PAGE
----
There's a kind of construction of an extension of a ring, and that I've seen used e.g. here (although that may not be the best example) which is essentially adding a function into the ring, and taking the closure under the function.

So for every element $r$ in $R_0$ you would adjoin elements $f(r)$ with no relations to make $R_1$, and do this again to $R_1$ to make $R_2$ etc. so that $R_\omega$, the limit of these, is closed under a free unary operation $f$.

I hope I have described this clearly. I would like to know what the terminology here is, and where I can learn more about using this construction and generalisations of it.

E.g. with what I currently know, even defining a quotient by a relation, like $f(0)=1$ seems very messy, as you have to be able to describe all the other elements in the ring that have $f(0)$ as part of their construction. So I want to see how this is usually dealt with, and if there's a convenient way of defining variations like that which makes it easy to work with.

Worse, proving that any two things aren't equal after taking a massive quotient seems a near-impossible task, but I'm sure there are neat ways of doing it that I'm just not aware of.

Edit: @diracdeltafunk provided a nice universal property that makes this easier to work with. I would still like a reference for where to learn more about constructions like this, though.


1 Answer 1


Interesting question. Let's use $R \mapsto R\{f\}$ to denote this construction.

Note that there is a function $R\{f\} \to R\{f\}$ defined by $r \mapsto f(r)$. By abuse of notation, we'll also call this function $f$.

Now I claim that the pair $(R\{f\}, f)$ has a universal property. First, I need to define the category in which $(R\{f\}, f)$ lives.

Definition. Let $\mathsf{C}$ be the category

  • whose objects are pairs $(A,a)$ where $A$ is a ring and $a : A \to A$ is some function,
  • whose morphisms $(A,a) \to (B,b)$ are the ring homomorphisms $\varphi : A \to B$ such that $\varphi(a(x)) = b(\varphi(x))$ for all $x \in A$,
  • and whose composition is just ordinary composition of ring homomorphisms.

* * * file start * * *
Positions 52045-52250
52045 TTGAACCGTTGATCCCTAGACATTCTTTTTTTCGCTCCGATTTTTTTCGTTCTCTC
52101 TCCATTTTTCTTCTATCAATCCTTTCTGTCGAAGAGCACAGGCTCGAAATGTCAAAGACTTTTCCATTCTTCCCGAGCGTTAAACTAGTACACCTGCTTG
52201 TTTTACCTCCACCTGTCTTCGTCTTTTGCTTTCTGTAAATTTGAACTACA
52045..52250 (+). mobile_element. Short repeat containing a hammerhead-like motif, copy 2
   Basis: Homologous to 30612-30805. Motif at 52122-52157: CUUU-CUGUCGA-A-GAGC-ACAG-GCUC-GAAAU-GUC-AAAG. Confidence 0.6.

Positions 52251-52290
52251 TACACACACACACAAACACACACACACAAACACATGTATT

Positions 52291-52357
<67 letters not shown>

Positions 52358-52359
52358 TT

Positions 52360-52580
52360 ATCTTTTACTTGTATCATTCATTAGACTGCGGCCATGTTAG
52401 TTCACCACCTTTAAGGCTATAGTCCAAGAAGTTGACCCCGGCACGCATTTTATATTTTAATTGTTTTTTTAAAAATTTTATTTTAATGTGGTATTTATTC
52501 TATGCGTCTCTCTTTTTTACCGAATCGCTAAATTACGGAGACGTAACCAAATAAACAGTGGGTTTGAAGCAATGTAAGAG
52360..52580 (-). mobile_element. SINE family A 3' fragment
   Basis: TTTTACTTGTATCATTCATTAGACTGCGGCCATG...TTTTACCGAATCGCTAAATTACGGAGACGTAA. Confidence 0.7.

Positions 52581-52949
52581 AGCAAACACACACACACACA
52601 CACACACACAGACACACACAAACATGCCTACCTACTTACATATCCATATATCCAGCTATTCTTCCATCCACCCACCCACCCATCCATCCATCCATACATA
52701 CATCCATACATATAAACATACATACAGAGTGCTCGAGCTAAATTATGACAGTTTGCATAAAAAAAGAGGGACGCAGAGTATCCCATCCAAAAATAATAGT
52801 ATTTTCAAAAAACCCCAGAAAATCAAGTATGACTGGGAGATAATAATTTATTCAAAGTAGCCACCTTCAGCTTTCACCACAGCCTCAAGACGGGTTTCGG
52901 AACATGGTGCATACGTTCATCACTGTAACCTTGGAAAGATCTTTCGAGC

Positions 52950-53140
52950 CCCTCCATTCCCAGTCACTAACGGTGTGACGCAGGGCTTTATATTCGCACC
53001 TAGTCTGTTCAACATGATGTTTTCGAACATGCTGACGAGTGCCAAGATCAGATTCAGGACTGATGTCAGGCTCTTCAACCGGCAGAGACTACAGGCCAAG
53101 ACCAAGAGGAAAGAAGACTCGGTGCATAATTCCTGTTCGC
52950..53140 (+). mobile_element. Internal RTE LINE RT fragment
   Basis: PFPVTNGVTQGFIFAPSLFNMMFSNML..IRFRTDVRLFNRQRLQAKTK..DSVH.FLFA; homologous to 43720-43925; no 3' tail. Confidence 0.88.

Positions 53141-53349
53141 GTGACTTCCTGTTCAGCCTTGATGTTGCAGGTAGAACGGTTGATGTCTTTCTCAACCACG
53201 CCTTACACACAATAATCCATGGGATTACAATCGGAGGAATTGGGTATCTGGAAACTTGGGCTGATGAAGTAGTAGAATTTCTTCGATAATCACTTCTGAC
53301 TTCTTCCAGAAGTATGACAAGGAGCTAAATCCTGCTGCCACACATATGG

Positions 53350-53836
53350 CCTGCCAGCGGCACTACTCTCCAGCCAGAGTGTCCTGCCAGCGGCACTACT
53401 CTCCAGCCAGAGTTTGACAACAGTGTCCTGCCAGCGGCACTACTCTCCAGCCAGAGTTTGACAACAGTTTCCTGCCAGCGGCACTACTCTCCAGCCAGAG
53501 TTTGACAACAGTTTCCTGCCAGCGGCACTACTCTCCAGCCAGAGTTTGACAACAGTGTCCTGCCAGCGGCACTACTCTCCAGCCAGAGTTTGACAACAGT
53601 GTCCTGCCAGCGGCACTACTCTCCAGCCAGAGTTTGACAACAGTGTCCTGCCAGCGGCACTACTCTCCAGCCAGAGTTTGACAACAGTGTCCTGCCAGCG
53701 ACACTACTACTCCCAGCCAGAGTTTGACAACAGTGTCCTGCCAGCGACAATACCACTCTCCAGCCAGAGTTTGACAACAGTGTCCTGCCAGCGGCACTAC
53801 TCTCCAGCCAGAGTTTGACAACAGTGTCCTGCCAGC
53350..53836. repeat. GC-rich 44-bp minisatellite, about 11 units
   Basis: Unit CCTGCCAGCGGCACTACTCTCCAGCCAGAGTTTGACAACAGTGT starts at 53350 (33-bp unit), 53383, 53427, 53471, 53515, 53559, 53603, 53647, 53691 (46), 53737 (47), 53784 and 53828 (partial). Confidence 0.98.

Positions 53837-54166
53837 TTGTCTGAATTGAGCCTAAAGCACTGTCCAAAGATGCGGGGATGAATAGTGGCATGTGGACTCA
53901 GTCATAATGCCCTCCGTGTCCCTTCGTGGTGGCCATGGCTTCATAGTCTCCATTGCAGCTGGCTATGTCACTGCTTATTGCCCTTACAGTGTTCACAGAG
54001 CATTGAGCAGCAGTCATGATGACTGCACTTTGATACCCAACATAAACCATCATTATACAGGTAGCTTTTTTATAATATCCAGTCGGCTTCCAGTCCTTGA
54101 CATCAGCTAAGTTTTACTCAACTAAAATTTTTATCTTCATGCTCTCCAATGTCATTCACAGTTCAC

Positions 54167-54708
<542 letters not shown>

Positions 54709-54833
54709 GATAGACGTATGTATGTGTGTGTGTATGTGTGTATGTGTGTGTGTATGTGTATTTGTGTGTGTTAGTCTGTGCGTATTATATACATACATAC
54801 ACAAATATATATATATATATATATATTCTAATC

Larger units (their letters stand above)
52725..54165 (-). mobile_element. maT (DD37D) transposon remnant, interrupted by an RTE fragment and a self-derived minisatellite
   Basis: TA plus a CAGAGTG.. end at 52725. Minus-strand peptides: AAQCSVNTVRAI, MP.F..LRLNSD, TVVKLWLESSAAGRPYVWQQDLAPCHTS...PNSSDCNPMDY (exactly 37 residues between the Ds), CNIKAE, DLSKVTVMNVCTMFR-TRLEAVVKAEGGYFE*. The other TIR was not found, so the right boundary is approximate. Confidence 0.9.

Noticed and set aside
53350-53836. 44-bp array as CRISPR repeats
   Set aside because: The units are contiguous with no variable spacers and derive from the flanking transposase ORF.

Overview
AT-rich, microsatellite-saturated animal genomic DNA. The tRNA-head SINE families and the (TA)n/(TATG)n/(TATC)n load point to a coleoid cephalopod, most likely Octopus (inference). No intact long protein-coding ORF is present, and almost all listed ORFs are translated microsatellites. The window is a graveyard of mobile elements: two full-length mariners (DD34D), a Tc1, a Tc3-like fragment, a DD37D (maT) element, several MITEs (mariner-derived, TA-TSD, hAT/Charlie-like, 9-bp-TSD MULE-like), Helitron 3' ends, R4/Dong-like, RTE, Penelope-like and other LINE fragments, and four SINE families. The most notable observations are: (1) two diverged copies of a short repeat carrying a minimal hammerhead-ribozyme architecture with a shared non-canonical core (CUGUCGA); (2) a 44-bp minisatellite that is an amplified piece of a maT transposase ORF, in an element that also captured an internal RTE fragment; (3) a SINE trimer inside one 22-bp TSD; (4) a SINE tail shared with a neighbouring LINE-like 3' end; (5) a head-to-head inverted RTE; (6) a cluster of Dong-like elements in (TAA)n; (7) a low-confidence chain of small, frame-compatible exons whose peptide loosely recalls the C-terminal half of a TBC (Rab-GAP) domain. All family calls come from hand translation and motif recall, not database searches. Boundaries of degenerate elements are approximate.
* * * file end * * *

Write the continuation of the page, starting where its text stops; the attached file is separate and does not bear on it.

Proposition. (Universal Property of $(R\{f\},f)$)

$$\operatorname{Hom}_{\mathsf{C}}((R\{f\},f), (A,a)) \cong \operatorname{Hom}_{\mathsf{Rng}}(R,A)$$ naturally in $(A,a)$.

This is relatively easy to prove, and of course uniquely characterizes $(R\{f\}, f)$ as an object of $\mathsf{C}$ up to isomorphism.

The above is a bit ad-hoc, but it is a special case of a more general idea.

Let $\mathsf{X}$ be any category (this was $\mathsf{Rng}$ in the special case above).

Let $P : \mathsf{X}^\text{op} \times \mathsf{X} \to \mathsf{Set}$ be any functor (this was $\operatorname{Hom}_{\mathsf{Set}}$ in the special case above).

Define $\mathsf{E}(\mathsf{X},P)$ to be the category

  • whose objects are pairs $(A,a)$ where $A$ is an object of $\mathsf{X}$ and $a \in P(A,A)$,
  • whose morphisms $(A,a) \to (B,b)$ are the morphisms $\varphi : A \to B$ in $\mathsf{X}$ such that $\varphi_* a = \varphi^* b$,
  • and whose composition is just ordinary composition of morphisms in $\mathsf{X}$.

There is a forgetful functor $U : \mathsf{E}(\mathsf{X},P) \to \mathsf{X}$ given by $(A,a) \mapsto A$.

In the special case above, $U$ has a left adjoint, namely the construction $R \mapsto (R\{f\},f)$. This is precisely what is encoded by the universal property of $(R\{f\},f)$.

In general, I think $U$ may or may not have a left adjoint. But with some assumptions on $\mathsf{X}$ and $P$, this can probably be guaranteed! See e.g. the adjoint functor theorems.

One more note: in this case, $U$ was a forgetful functor of varieties (in the sense of universal algebra). This sort of functor always has a left adjoint, and things can be made even more general than this: you may want to look into locally presentable categories.

  • 1
    $\begingroup$ Thank you, that's really neat. Do you know where I can learn more about this? $\endgroup$
    – Zoe Allen
    Commented Mar 12, 2023 at 5:58
  • 7
    $\begingroup$ To be honest I just made this up; it was easy to spot as someone who does a lot of category theory. But this whole thing does generalize -- I'll edit my post to add some thoughts about that! $\endgroup$ Commented Mar 12, 2023 at 6:02

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